While Equatable allows us to compare whether elements are the same, Comparable takes this a step further by providing a way for us to compare (or sort) types to determine their relative order e.g. which user has the most followers. This Comparable` protocol can be really helpful to sort objects in an Array.

Comparable follows the same logic as Equatable, but implementation is more complex as there are four methods rather than one.

So, what’s under the hood?

Let’s take a look at the formal declaration for Comparable in Swift:

public protocol Comparable : Equatable {
    public static func <(lhs: Self, rhs: Self) -> Bool
    public static func <=(lhs: Self, rhs: Self) -> Bool
    public static func >(lhs: Self, rhs: Self) -> Bool
    public static func >=(lhs: Self, rhs: Self) -> Bool

As we mentioned, there are four different methods we can implement in Comparable.

Another important thing to flag is, as it inherits from Equatable (as comparison operations always involve equality checks), anything that conforms to Comparable must also conform to Equatable.

For our demonstration, as we’ve already implemented Equatable we don’t need to do this again, we can just add the Comparable element.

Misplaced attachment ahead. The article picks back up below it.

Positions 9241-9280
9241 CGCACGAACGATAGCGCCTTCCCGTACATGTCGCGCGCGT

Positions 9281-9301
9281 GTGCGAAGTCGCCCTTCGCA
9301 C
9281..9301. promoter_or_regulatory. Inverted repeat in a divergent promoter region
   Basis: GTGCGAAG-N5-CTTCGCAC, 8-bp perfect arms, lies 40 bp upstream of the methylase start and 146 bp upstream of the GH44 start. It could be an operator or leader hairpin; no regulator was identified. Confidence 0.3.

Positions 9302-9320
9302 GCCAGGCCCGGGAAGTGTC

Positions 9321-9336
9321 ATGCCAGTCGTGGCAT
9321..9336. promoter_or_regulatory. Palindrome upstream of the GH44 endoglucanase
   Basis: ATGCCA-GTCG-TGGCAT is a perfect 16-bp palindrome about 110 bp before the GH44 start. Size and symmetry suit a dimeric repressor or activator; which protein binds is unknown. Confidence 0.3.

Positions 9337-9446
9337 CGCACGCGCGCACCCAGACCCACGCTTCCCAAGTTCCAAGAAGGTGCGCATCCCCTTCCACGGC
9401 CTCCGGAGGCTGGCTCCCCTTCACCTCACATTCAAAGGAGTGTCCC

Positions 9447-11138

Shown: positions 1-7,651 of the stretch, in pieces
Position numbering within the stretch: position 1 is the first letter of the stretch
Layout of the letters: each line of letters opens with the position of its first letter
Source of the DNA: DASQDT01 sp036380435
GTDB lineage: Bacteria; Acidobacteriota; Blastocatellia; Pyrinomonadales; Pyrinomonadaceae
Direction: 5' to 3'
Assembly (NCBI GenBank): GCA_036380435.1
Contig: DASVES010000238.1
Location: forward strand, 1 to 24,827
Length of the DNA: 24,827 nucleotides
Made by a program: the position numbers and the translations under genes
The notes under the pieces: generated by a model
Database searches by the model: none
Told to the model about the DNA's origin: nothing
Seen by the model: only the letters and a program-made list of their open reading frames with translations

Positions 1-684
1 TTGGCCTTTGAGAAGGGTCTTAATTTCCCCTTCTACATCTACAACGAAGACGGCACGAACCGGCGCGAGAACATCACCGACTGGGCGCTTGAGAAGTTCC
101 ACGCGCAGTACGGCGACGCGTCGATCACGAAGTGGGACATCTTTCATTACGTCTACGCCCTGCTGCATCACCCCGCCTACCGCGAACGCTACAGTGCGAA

How would we implement Swift Comparable?

To implement Comparable, our Extension will be as follows:

extension User: Comparable {
    static func <(lhs: Self, rhs: Self) -> Bool {
        return lhs.followers < rhs.followers
    static func <=(lhs: Self, rhs: Self) -> Bool {
        return lhs.followers <= rhs.followers
    static func >(lhs: Self, rhs: Self) -> Bool {
        return lhs.followers > rhs.followers
    static func >=(lhs: Self, rhs: Self) -> Bool {
        return lhs.followers >= rhs.followers

Now we can perform a comparison between two users by the number of followers:

let userA = User(username: "qwerty", followers: 0)
let userB = User(username: "qwerty2", followers: 50)
let userC = User(username: "qwerty3", followers: 45)
let userD = User(username: "qwerty4", followers: 100)

print(userD > userA)
print(userA < userC)

Great! Now let’s take a look at Hashable

Swift Hashable

The Hashable protocol comes into its own when used in Collections. It provides a standard way of identifying types by a hash value, allowing them to be used in hash-based collections such as Dictionaries and Sets.

So, what’s under the hood?

Below is the formal declaration of the Hashable protocol in Swift:

public protocol Hashable : Equatable {
    func hash(into hasher: inout Hasher)

Hashable requires the implementation of a hash method, that will combine any of our properties to create a unique identifier.